Company owners and top managers sometimes get caught in a habit of thinking of the Occupational Safety and Health Administration as the enemy.
Just like the speeder who gets pulled over by the highway patrol, they blame the enforcer when their plant gets caught breaking a safety rule. You've heard the excuses:
* “Why should I be penalized when the accident was the fault of my employee/foreman/supervisor/equipment supplier?”
* “There's nothing wrong at this plant, it's just a union trying to stir up workers.”
* “Our problem isn't nearly as serious as OSHA made it out to be. I tried to tell that to the inspector, but he wrote it up anyway.”
We hear those complaints too, especially when we write about serious accidents and hefty fines levied against some plastics processors. But it's heartening to report that just as frequently, if not more so, we run into managers who want more information on safety issues and more details on industrial accidents. They're eager to learn from others' mistakes and anxious to share best practices with their peers.
On that front, we're pleased to see that President Bush's administration is retaining a Clinton-era effort designed to cut down on accidents at some of the most dangerous U.S. plants, while drawing attention to companies that have experienced greater-than-average safety problems.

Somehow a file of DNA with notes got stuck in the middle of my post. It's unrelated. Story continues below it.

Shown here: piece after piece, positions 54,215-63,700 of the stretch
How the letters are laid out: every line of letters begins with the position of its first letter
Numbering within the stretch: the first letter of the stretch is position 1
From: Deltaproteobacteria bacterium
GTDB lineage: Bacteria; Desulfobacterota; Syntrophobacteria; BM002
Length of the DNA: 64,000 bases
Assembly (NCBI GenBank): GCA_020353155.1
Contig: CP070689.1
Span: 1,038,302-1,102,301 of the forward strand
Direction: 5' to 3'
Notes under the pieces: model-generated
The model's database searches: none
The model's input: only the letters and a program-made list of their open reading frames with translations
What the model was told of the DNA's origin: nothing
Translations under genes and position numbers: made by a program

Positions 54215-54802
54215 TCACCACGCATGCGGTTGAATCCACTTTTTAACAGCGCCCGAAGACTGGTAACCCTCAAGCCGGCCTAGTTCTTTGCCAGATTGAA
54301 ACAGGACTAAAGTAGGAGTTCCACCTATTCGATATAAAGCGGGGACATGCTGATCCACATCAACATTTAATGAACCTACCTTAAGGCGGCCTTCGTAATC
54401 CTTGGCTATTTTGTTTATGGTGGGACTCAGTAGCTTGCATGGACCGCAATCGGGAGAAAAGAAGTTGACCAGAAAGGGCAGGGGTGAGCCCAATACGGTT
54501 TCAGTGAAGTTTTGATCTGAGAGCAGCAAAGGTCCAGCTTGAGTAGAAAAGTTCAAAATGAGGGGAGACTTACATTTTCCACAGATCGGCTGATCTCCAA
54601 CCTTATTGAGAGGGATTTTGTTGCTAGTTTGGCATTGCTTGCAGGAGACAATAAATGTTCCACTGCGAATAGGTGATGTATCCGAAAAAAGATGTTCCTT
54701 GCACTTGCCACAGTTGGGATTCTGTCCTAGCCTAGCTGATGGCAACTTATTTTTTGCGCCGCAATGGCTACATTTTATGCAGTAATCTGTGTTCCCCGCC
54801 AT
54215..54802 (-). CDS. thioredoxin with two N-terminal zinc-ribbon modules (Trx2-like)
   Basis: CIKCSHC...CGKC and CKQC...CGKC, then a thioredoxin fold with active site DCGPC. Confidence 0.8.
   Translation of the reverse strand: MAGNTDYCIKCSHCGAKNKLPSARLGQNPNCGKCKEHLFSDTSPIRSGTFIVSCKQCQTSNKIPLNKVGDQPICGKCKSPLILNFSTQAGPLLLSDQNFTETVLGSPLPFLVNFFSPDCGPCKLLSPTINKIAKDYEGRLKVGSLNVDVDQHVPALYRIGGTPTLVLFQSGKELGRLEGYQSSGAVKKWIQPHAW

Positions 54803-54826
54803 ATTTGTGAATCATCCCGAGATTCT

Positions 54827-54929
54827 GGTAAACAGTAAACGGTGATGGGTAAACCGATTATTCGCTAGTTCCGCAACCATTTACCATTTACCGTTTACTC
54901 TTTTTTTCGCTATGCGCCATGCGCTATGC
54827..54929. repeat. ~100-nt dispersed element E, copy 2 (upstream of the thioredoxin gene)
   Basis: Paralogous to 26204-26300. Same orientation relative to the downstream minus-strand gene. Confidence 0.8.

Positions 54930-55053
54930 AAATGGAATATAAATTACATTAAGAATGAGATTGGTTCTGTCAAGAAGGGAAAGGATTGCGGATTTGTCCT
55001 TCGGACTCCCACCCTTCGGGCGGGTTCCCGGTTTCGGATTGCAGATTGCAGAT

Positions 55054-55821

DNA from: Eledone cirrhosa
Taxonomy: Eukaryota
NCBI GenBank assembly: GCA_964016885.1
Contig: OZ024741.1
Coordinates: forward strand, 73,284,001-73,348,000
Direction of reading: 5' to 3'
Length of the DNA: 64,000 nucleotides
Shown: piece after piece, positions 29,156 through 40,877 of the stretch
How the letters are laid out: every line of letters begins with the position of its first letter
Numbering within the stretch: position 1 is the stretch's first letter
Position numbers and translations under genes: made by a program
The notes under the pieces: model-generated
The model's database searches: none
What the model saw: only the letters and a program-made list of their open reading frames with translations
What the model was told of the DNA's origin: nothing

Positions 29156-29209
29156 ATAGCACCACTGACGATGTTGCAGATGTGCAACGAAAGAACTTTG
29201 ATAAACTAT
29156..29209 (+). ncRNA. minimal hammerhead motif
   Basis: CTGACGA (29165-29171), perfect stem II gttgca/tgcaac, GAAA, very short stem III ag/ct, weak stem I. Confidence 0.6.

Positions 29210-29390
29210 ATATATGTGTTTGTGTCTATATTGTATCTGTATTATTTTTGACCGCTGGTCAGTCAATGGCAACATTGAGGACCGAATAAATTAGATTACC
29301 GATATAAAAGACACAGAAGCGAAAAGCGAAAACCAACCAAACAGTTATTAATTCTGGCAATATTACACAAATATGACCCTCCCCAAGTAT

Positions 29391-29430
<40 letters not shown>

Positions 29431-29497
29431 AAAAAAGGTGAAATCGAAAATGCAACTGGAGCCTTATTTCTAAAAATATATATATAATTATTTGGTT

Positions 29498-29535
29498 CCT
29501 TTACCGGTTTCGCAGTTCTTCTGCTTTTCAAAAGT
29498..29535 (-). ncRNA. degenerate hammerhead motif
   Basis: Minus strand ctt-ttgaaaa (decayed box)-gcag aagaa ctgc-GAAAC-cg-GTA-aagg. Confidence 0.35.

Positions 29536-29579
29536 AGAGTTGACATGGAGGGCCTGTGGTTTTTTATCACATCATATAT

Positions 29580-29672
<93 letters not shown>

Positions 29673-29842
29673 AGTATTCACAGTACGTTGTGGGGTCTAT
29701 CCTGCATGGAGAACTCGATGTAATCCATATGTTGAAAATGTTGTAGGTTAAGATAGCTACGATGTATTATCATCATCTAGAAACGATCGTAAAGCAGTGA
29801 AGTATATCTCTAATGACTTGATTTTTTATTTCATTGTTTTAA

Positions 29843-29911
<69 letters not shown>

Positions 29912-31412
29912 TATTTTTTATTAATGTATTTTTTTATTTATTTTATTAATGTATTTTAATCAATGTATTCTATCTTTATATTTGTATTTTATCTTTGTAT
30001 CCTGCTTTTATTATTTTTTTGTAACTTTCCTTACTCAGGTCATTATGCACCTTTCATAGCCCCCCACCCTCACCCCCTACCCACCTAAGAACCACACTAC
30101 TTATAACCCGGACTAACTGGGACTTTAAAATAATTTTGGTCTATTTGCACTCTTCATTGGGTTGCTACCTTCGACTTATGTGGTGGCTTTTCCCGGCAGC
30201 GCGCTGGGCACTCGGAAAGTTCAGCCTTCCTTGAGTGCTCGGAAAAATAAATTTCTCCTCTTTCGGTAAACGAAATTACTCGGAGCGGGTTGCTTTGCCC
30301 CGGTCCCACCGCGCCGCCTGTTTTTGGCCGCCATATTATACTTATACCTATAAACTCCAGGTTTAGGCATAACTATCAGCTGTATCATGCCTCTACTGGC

Last month OSHA released its annual list of firms that reported more than eight lost workdays per 100 workers last year. The directory of 14,000 firms includes at least 400 U.S. plastics processors. Release of the list was delayed a few months because of the change in presidential administrations.
The worst third will be targeted for inspections. All companies on the list are encouraged to contact their local OSHA offices and volunteer for the agency's free consultations. That's right, free. Companies that have gone through that process recommend it, and so does the Society of the Plastics Industry Inc. in Washington.
It may go against some companies' nature to ask OSHA for help — sort of like inviting the state trooper to ride shotgun in your newly refurbished 1971 Dodge Challenger. But when you consider the potential liability and the cost of remaining on the list, you'll agree it makes perfect sense.